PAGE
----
On January 30, WHO declared an international emergency in response to the epidemic. The Chinese authorities do not envisage the end of this situation before June 2020. Several questions bother me … what prevents African countries from coming together and establishing a strategic emergency plan for their citizens with their Chinese partners for practical, adequate and immediate solutions?

After talking on the phone with an African diplomat based in Beijing, I could understand that several factors hindered repatriation: first, the lack of medical means and reception facilities to welcome African nationals in their respective countries . Indeed, on the spot, they should be put in solitary confinement for two weeks, with an inherent risk of spreading the new coronavirus on the African continent.

Is it necessary to leave its nationals at the epicentre of a global epidemic in view of the tensions over local resources, isn’t it more dangerous?

On the other hand, the diplomatic puzzle: systematically repatriating African nationals could cast doubt on the ability of the Chinese to master and manage the crisis. The concern is all the more greater as China is Africa’s largest trading partner.

Open-mouthed diplomacy even on matters of life and death?

Do we not de facto condemn all those who are not – yet – infected by leaving them in Wuhan? Is leaving these Africans the only way to prevent the virus from arriving on the continent? Not sure what you mean..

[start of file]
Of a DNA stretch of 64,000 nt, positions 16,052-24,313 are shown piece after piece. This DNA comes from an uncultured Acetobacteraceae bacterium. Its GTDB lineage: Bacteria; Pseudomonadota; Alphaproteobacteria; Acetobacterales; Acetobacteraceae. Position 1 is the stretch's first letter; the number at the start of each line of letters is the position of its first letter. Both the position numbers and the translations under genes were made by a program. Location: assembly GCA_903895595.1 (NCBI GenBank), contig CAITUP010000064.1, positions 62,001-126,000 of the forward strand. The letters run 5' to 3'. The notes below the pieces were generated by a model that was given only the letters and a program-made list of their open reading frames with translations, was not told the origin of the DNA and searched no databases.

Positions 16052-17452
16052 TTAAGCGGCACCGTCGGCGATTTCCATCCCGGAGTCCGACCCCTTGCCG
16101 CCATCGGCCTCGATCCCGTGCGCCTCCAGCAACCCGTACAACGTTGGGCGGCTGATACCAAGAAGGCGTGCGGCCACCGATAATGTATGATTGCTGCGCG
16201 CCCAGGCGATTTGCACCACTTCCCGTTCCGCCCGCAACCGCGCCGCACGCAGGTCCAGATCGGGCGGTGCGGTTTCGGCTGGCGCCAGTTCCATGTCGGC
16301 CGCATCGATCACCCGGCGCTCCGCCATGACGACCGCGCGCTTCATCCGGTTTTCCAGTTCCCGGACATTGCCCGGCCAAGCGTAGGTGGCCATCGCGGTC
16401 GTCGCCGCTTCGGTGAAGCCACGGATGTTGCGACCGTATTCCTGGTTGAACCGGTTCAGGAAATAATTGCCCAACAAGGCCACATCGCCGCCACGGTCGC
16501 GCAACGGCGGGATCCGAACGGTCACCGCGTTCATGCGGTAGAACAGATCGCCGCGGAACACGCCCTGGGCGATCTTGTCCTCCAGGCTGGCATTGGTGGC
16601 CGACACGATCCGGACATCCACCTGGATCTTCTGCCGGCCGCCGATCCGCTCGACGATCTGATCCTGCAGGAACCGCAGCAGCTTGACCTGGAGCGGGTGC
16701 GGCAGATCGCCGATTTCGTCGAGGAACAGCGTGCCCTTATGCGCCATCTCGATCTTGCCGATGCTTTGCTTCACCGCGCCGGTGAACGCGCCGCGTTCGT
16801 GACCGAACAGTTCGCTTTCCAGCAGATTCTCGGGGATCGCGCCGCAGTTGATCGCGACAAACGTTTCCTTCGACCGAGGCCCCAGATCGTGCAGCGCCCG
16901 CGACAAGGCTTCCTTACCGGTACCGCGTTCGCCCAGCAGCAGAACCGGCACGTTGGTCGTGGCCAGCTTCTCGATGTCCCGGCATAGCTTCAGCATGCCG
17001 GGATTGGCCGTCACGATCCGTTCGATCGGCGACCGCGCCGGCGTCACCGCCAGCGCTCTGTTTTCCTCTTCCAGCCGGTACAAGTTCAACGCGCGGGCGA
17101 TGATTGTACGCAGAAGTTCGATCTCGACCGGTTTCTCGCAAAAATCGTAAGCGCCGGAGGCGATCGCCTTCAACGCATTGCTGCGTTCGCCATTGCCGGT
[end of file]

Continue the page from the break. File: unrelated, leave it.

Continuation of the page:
So far, no cases of coronavirus have been reported in Africa.

To limit the risk of contamination by travellers from China, the airports of African capitals are strengthening their sanitary facilities. Several countries such as Ghana, Senegal, Kenya, Ethiopia, South Africa and even Nigeria and Côte d’Ivoire have implemented preventive measures at airports for flights from China in order to diagnose possible cases of coronavirus.

However, Chinese travellers from Wuhan or other Chinese cities have been or are allowed to travel to major African cities. The question of control and observation in this case arises. In Mauritania, for example, it was the Chinese Embassy that asked its recently arrived nationals to remain confined for at least 14 days to prevent the possible spread of the new coronavirus. What are the arrangements that African states themselves make on their territory? Why are Africans left behind in the epicentre of the virus?

I call for a real pan-African awareness. On February 9 and 10, African heads of state will meet in Ethiopia for the annual summit of the African Union. So this is an opportunity for a solution to be found for this community in China … before it is too late.

*Raïssa Girondin is a freelance journalist, specialist in African issues. She previously worked for the Voice of America, based in the United States, where she anchored Washington Forum television debate, and the radio news.  Prior to her position at VOA, she was a TV news anchor in French-language for the Chinese state media CGTN in Beijing. She started her journalist career in the press in Paris with Amina, the magazine for African women and earlier with the French group Lagardère as a communication professional.